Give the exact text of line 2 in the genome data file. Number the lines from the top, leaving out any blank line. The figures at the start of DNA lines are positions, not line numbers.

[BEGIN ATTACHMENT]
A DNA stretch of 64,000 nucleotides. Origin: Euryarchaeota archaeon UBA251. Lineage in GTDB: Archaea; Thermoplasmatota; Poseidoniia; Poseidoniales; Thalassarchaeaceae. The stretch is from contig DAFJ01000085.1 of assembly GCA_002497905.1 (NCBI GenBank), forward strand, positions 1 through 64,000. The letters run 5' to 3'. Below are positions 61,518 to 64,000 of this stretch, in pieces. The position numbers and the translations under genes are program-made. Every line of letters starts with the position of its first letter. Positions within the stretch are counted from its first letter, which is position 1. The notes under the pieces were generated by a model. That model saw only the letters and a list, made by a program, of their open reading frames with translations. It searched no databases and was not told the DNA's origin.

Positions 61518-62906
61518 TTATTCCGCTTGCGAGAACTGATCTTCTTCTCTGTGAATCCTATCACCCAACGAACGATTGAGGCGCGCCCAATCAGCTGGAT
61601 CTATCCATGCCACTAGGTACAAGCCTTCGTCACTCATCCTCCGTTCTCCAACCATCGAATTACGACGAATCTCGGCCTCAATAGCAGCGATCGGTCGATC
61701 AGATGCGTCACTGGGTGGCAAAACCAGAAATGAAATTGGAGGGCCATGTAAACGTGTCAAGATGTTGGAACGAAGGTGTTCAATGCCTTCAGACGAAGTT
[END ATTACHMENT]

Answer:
Positions 61518-62906